Washington bureaucracy keeps on growing
Despite a mandate from the voters to rein in the federal bureaucracy, Congress is finding it hard to stop creating new agencies and programs. Halfway through its two-year term, this Congress already has established a bevy of new governmental bureaucratic entities and nonmilitary spending programs.
The new federal initiatives touch everything from household disputes to foreign aid and will cost taxpayers more than $5 billion a year. Others, costing additional billions of dollars, have cleared one house or the other and await final action this year.
"Incredible as it may seem, and despite constant rhetoric to the contrary, Congress goes merrily on creating new programs and increasing the size of government," says Rep. Barber B. Conable Jr. (R) of New York, ranking minority member of the taxwriting house Ways and Means Committee.
Most of these additions to official Washington also carry the Blessings of President Carter, who campaigned four years ago against what he called a "proliferation of programs and agencies."
Among the bureaucratic newcomers:
* In the field of energy, Congress and the President have come up with a quintessential Washington solution to the problem of bureaucratic resistance: create a new agency to cut through the other agencies' red tape. The energy mobilization board will expedite priority energy projects using virtually unprecedented powers over federal, state, and local regulators.
Another new energy agency, a quasigovernmental synthetic-fuels corporation, will spend $20 billion over the next five years to develop new sources of power such as oil from shale and gas from coal.
Both new boards have been approve by both houses of Congress, and are being hammered into final form by a Senate-house conference for the President to sign into law.
* In the sphere of social services, congress has established a new Cabinet-level department sought by the President -- the Department of Education -- and it has launched a program to help needy families afford the rising cost of home heating oil, amounting to $1.6 billion in assistance this winter.
* In the field of justice, Congress is seeking to sort out the managerial problems of the Law Enforcement Assistance Administration, which channels federal crimefighting aid to states and localities, by creating three new agencies -- one to conduct research, another to compile statistics, and a third to coordinate things.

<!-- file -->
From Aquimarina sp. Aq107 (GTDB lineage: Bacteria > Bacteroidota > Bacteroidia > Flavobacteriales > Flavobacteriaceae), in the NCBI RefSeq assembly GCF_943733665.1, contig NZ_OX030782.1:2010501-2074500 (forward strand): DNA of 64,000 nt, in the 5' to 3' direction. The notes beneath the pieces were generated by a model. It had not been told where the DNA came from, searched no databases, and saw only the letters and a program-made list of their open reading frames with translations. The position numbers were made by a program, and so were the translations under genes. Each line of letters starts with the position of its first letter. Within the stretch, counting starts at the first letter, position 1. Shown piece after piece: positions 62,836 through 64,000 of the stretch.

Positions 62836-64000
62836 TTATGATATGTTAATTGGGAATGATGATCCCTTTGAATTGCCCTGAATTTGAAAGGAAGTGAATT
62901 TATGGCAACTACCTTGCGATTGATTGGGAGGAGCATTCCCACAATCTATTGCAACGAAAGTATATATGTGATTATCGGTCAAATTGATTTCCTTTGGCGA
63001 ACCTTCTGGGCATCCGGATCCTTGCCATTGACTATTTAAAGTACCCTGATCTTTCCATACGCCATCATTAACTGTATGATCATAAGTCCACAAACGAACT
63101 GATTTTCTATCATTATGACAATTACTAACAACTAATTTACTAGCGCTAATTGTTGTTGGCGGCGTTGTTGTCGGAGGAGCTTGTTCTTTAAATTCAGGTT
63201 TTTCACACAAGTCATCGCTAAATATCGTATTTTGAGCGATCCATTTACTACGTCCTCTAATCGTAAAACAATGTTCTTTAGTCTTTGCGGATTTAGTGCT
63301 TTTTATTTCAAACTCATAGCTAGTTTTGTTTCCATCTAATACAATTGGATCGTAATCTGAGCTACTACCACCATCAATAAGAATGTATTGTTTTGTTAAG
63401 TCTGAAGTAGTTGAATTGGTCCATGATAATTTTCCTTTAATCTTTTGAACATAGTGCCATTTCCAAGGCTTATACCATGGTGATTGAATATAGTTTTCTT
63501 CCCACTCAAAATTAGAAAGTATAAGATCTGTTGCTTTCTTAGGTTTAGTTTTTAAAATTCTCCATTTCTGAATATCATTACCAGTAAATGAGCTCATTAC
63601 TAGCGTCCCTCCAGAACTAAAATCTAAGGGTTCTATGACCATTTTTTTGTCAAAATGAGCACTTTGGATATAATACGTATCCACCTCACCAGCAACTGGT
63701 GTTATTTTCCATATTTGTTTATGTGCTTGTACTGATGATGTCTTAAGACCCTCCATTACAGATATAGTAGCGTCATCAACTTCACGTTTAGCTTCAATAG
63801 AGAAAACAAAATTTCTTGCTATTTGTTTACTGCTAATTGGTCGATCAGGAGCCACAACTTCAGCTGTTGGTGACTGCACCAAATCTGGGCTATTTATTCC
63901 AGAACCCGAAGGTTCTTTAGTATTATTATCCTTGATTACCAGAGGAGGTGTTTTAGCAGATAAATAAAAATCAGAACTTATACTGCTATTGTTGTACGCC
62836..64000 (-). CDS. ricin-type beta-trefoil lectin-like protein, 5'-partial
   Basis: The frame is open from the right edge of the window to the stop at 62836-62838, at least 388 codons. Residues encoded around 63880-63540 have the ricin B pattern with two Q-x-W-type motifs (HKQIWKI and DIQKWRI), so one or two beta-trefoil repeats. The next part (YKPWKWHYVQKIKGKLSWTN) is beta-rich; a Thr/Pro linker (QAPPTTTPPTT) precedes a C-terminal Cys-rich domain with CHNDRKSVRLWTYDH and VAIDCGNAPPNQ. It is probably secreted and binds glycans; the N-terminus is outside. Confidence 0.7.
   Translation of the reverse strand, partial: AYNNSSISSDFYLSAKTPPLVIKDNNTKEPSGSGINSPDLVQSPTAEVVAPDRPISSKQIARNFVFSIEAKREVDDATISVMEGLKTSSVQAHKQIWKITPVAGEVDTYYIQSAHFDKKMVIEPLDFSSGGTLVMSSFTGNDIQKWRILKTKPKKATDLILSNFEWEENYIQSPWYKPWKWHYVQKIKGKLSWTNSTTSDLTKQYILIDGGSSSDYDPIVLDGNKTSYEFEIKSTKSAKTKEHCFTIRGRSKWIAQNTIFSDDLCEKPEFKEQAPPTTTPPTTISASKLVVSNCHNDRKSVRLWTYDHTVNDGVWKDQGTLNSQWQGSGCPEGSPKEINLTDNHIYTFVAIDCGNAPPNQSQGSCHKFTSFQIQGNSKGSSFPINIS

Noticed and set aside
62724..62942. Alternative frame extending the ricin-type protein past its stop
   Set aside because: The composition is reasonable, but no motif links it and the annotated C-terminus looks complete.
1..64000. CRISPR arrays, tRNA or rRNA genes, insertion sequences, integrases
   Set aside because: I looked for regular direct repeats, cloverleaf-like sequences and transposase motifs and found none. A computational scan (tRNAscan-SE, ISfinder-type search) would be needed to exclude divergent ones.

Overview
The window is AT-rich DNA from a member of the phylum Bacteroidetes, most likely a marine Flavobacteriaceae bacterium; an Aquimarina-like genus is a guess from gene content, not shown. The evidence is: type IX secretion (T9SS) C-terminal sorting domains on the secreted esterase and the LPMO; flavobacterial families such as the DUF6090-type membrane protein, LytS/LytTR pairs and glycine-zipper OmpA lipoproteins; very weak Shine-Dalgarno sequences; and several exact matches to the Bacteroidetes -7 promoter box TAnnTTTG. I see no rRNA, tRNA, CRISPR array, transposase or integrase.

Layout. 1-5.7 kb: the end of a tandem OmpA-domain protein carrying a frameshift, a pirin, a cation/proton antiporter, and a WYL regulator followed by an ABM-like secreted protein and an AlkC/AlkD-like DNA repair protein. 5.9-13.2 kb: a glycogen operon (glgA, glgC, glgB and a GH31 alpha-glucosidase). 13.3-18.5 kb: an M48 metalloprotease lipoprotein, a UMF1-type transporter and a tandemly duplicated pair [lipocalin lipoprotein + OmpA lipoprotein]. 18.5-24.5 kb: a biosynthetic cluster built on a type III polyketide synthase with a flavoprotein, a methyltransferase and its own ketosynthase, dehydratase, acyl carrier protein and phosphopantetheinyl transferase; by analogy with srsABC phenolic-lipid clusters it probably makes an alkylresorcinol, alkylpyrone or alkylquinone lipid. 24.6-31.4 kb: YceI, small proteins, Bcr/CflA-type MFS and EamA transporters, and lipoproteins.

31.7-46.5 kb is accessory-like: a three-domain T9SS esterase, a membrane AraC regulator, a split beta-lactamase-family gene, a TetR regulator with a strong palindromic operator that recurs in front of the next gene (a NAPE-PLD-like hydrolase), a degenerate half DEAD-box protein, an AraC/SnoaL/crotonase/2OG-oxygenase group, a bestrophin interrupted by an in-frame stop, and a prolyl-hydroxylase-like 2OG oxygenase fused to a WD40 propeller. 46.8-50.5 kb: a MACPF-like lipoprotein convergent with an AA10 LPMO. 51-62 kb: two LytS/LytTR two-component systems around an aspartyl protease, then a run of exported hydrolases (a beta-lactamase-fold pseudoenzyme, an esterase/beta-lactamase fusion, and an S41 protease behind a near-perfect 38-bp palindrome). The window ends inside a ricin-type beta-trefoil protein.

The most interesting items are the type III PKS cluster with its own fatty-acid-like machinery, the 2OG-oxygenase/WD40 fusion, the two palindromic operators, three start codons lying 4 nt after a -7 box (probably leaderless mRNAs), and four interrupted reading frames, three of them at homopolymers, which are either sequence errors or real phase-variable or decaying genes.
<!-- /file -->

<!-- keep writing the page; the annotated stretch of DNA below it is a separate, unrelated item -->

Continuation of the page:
Lawmakers also have spawned a program to help citizens resolve minor disputes , such as consumer complaints and landlord-tenant wrangles, without going to court. The price tag: $11 million a year for a resource center in the Department of Justice and grants to states.
* In foreign affairs, congress, at the urging of the President, has established new agencies for dealing with two touchy corners of the world: Taiwan (an institute to replace the now-closed US Embassy) and the panama Canal (A commission to oversee the waterway until American withdrawal in 1999).
Another new body, the International Development Cooperation Agency, has been created to supervise most foreign aid programs. No additional costs or employees are involved, but neither have any of the previous foreign-aid agencies disappeared.
Still working their way through the congressional pipeline are other such initiatives.
They include a Carter proposal to upgrade and expand medicaid health care for needy children at a potential cost of nearly $2 billion a year (approved by the House); a program to aid victims of domestic violence costing $20 million a year (approved by the House); two new federal courts, for patent cases and for claims against the government (approved by the Senate).
While new agencies and programs continue to spring from Capitol Hill, ironically, legislation designed to trim bureaucratic deadwood remains unenacted.
"Sunset" legislation, a longtime Carter priority that would force federal programs to periodically justify to Congress their continued existence, languishes in committees in both houses.